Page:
As far as it can be established, the first fire engine was Egyptian and not a Roman invention. It was in the city of Alexandria that this first primitive device sprayed water and by the third century BC the ancient inventor Ctesibius converted the principle into a pump. This contraption was later improved by Heron in the first century B.C. Much like a primitive engine, Heron’s pump had pistons that were moved by a rocker arm that pivoted from a centre post. A pipe led out of the pump and could be manipulated up and down, or left to right. The remains of such a pump have been found both in Italy and in England.

A huge fire in Rome occurred in 6 AD that prompted the Roman Empire to establish a “Corps of Vigiles” (a concept that due to political reasons, remained only in Rome) that would last until around 500 AD.


The history of firefighting in Britain commenced within settlements created following the Roman invasion in 43 AD. Originally slaves were recruited and formed into units known as “Familia Publica” to fight fires.

These units would generally be station around the walls and gates of the established towns and cities. Unfortunately they were not very well trained or equipped and as slaves, they were not particularly motivated. However, they were provided with those basic pumps. Another device created that was the forerunner of a screw mechanism. A wooden box with a handle attached to a screw fitted over the water distribution channels. As it was rotated the screw lifted water to be transferred into waiting buckets. The buckets were man handled to the fire where the “Familia Publica” inserted the Ctesibius/Heron pumps to discharge water onto the fire.


It is widely believed that King William the Conqueror instigated the very first fire safety legislation following that invasion in 1066. It comprised the instruction; that all fires in houses were to be extinguished at nightfall.

This was generally achieved by simply placing a metal type cover over the open fire place, grate or hearth. This action according to the French language was referred to as “Coveur Feu” and subsequently translated into English, simply meaning Curfew, and for many years hence, the curfew bells would ring out across Britain.

The following has been contributed by John Meakins – January; 2010

Early fire fighting – Following the departure of the Romans from these shores in the 5th Century, it was more than a thousand years before any form of organised fire-fighting re-appeared.

The Great Fire of London occurred in 1666 and, as a result the city merchants pressed for some form of fire insurance. Insurance pioneers realised it would be in their interests to set up their own private fire brigades to limit financial loss should a fire break out in any of their insured properties. However, insurance fire brigades did not appear in Kent until 1802 when the Kent Fire Office formed a brigade in Deptford (which was at the time part of Kent). In the same year, and completely separately from insurance companies, Hythe became the first town in Kent to set up its own fire brigade, followed by Ashford in 1826. By the 20th century, it was quite fashionable for local authorities to have their own fire brigades. Maidstone had seen the formation of its borough fire brigade in 1901 when the Royal Insurance Company provided a new Shand Mason horse-drawn steam fire engine, named The Queen. This company had taken over the Kent Fire Office in the same year, simultaneously disbanding their own brigade. Things often became very competitive between individual town and village brigades, in many instances, each one trying to outdo its neighbour. In 1910, Bromley became the first town in Kent to house motorised fire engines, with two new Merryweather vehicles being stationed there.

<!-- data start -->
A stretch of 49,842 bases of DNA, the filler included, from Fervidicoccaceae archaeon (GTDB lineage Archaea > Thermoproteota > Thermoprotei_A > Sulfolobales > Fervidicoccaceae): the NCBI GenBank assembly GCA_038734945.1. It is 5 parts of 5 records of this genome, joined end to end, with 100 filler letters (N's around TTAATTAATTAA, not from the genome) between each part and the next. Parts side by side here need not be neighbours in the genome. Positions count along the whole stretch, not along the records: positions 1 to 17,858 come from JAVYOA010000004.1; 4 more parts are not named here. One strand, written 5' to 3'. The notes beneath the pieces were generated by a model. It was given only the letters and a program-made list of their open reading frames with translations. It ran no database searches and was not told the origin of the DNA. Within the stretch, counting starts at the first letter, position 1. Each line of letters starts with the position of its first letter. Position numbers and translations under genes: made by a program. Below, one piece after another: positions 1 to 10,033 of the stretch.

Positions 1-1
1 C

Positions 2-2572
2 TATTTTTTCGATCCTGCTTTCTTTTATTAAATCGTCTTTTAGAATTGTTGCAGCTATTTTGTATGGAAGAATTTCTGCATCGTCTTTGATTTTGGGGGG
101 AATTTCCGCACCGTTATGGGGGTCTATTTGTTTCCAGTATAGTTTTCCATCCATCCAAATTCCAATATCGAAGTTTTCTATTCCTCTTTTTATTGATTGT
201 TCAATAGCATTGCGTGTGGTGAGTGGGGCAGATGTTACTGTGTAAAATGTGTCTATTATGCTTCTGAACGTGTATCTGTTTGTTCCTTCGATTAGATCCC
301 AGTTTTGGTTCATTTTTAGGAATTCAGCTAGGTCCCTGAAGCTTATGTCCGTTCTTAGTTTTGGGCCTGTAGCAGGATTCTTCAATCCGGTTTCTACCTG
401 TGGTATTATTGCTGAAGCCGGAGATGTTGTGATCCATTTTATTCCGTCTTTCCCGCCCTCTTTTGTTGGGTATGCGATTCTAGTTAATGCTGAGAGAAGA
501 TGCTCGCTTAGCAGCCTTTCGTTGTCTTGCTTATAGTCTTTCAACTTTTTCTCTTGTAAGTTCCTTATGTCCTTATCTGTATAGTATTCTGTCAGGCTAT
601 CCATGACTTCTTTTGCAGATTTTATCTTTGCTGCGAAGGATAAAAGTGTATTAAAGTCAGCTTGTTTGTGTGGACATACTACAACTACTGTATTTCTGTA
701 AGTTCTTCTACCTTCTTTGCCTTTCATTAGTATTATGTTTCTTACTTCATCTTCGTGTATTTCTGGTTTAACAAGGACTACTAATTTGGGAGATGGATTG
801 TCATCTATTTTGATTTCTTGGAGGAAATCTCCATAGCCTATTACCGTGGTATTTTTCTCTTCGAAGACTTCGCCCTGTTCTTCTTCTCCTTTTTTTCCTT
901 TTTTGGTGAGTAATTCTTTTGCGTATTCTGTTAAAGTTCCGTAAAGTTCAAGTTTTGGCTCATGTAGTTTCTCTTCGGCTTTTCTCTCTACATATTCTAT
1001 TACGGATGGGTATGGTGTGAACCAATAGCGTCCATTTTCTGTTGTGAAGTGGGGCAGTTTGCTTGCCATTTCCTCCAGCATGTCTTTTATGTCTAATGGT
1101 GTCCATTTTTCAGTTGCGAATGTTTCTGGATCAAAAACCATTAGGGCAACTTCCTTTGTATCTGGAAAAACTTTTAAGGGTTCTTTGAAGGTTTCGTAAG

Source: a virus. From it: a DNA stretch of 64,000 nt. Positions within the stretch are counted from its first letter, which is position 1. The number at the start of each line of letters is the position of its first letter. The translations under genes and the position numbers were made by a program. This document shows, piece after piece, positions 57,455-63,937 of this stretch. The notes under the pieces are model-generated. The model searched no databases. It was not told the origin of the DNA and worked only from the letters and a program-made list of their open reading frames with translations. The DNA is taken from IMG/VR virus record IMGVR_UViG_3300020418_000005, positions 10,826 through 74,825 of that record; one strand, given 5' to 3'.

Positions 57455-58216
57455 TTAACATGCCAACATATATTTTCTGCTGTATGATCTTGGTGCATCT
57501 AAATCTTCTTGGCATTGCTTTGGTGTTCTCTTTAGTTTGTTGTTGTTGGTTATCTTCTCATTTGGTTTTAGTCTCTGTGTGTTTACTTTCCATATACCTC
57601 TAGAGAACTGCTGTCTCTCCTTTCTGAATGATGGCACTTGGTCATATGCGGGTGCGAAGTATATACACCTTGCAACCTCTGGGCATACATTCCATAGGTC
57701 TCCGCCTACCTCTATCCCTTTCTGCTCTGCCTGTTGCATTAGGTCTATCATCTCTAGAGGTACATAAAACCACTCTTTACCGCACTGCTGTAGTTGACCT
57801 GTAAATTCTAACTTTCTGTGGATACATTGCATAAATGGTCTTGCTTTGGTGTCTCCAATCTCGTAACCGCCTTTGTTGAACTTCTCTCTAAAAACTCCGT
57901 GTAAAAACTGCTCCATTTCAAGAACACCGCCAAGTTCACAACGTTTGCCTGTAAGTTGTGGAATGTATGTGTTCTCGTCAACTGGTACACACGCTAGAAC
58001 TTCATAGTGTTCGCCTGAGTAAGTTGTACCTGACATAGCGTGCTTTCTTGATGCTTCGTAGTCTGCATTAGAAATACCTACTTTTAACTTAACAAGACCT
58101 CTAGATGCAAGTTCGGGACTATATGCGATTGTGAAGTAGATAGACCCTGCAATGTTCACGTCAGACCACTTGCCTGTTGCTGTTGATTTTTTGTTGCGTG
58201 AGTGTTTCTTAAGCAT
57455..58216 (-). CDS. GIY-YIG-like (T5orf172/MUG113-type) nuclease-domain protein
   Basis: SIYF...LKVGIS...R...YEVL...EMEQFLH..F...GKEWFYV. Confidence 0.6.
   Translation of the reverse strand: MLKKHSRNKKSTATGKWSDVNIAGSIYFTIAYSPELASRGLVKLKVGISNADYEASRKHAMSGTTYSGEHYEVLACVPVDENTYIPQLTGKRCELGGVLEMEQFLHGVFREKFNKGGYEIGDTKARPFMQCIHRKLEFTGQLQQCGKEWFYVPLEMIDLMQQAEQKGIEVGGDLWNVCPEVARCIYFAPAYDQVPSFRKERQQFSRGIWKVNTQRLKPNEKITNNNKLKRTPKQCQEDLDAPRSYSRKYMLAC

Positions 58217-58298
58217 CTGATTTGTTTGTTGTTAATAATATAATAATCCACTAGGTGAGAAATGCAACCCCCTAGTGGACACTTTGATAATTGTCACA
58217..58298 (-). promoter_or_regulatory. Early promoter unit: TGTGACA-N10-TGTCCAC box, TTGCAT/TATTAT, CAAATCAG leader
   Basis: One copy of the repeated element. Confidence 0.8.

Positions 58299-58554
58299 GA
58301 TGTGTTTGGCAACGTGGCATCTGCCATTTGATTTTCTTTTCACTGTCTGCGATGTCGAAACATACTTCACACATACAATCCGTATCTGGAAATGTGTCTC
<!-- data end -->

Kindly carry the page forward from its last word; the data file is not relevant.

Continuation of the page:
The threat of war – Until 1938, the provision of a fire brigade was a discretionary power, and naturally, there were a few local authorities that regarded it as an unnecessary expense. However, encouraged by the threat of war, Parliament made it a duty and so created over 1,600 individual fire authorities across the nation. It was these local brigades and the Auxiliary Fire Service – also formed in 1938 – that valiantly coped with the consequences of the Battle of Britain and much of the Blitz. In August 1941, local brigades and the AFS were absorbed into one organisation called The National Fire Service.

The fire service was returned to local authority control on 1 April 1948, with responsibility in England and Wales being given to the 146 counties and county boroughs of the day. The County of Kent and the City and County Borough of Canterbury combined to form Kent Fire Brigade, taking over 79 fire stations from the National Fire Service.

Change and evolution – Subsequent local government reorganisations have had their effect upon the brigade, most significantly in 1965 when eight fire stations in the northwest of the county were transferred to the newly created Greater London area. Further reorganisation in 1974 saw Canterbury lose its county borough status and the fire brigade became the exclusive responsibility of Kent County Council.

In 1998, the structure of local government changed again and Kent combined with the new Medway Towns unitary authority for fire brigade provision.

On 1 October 2003, Kent Fire Brigade was renamed Kent Fire and Rescue Service to better reflect the requirements demanded of it for many years.

Leave a Reply